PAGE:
After getting the milk that his kids needed for cereal–and he wanted for his tea–it seems that Dear Old Dad got a bit sidetracked by a few things. Things like spaceships, green globby aliens, pirates, piranhas, a professorial stegosaurus with a time-traveling Floaty-Ball-Person-Carrier (hot air balloon), an ancient volcano god, ponies, wumpires, the space-time continuum, the galactic police, and dancing dwarves.

Is the father’s story true? Could he have possibly gone on a time-traveling adventure with the strange Professor Steg? And how did he ever get the much-needed milk home to his children? Read Fortunately, the Milk to find out!

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Anyone who enjoys convoluted stories–maybe fans of Roald Dahl or Doctor Who–will love Fortunately, the Milk. It is full of crazy, fantastical fun, and those who’ve ever been subjected to insane tales told by dads, uncles, granddads, or other relatives will definitely appreciate the story.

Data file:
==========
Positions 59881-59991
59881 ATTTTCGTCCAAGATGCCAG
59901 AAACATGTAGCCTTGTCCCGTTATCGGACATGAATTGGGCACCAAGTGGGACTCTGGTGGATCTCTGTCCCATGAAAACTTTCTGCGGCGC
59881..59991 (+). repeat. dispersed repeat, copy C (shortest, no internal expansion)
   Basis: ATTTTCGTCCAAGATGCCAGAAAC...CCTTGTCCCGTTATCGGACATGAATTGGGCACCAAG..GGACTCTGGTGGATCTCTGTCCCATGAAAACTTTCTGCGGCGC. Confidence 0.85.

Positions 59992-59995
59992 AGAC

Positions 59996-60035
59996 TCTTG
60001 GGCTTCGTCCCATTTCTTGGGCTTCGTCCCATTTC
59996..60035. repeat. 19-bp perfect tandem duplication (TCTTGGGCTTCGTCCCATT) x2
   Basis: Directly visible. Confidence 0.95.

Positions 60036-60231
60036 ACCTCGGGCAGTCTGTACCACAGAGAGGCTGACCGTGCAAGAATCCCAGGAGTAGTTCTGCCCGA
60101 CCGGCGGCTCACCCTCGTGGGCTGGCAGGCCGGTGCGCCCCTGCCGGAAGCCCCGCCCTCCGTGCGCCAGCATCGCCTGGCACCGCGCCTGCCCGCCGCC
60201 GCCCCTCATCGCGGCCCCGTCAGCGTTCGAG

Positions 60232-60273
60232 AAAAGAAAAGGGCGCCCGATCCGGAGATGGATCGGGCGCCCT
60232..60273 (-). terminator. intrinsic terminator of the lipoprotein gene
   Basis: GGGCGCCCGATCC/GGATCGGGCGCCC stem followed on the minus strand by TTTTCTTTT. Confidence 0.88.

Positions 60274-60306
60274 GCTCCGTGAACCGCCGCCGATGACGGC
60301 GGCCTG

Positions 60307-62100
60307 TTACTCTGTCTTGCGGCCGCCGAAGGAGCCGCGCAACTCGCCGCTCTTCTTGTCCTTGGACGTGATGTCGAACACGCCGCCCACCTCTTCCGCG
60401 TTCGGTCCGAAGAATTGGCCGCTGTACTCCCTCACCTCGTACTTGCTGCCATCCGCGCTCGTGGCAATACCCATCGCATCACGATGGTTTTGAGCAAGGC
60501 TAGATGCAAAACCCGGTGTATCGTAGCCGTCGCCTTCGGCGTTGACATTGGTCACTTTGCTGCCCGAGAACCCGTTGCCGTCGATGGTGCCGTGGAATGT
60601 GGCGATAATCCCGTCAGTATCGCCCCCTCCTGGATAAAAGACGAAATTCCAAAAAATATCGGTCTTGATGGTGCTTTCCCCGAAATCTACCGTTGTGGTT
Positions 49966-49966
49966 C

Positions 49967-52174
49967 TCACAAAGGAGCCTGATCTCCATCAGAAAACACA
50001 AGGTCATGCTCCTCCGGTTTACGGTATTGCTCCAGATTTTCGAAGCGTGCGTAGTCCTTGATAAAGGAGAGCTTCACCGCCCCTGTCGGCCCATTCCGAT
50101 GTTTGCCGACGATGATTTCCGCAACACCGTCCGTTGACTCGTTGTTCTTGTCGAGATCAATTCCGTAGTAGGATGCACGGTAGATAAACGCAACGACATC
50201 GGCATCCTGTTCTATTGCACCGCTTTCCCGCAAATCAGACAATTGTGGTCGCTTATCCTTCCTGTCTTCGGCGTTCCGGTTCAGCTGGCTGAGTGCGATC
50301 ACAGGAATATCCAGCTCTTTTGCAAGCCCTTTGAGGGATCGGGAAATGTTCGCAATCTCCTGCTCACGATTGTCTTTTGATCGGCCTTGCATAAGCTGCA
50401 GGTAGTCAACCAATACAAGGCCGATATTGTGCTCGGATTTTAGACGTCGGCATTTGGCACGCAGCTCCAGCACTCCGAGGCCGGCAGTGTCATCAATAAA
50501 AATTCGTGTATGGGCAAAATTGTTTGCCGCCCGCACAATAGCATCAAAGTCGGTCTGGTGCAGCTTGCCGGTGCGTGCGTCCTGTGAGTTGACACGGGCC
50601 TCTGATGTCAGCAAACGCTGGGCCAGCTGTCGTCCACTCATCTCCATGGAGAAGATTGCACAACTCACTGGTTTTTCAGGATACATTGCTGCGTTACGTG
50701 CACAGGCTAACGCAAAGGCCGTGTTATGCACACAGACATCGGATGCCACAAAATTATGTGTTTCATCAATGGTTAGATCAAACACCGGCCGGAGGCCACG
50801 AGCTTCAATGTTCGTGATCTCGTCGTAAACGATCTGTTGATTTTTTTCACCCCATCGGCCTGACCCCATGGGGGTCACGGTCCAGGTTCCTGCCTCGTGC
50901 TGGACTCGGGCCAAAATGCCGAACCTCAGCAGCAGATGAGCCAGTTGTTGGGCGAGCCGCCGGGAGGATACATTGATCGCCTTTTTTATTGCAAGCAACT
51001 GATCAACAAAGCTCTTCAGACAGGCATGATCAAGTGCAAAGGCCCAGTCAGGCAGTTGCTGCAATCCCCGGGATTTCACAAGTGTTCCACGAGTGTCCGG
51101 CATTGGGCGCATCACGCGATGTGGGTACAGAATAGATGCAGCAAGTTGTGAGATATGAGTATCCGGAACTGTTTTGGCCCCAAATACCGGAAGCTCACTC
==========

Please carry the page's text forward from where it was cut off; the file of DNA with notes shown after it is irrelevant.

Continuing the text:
I do recommend reading the entire book in one sitting. (It’s a very short, fast read that will likely take most readers less than an hour to finish.) The action moves so quickly that this will not be a problem. In fact, if you put the book down, you’ll probably find yourself having to reread entire passages to put things in context.

Fortunately, the Milk, in my opinion, would be a great read-aloud for students in upper elementary or middle grades.  (Some of the vocabulary may be a little too difficult for younger readers.) Even high school students may appreciate this book as a read-aloud. It’s that funny and awesome.

If you’re looking for a super-quick read that is totally strange, whimsical, and ridiculous, you should definitely give Fortunately, the Milk by the amazing Neil Gaiman a try. You’ll be enraptured by both the text and the wonderful illustrations (which were kind of a cross between the works of Shel Silverstein and Tim Burton.) You won’t be disappointed!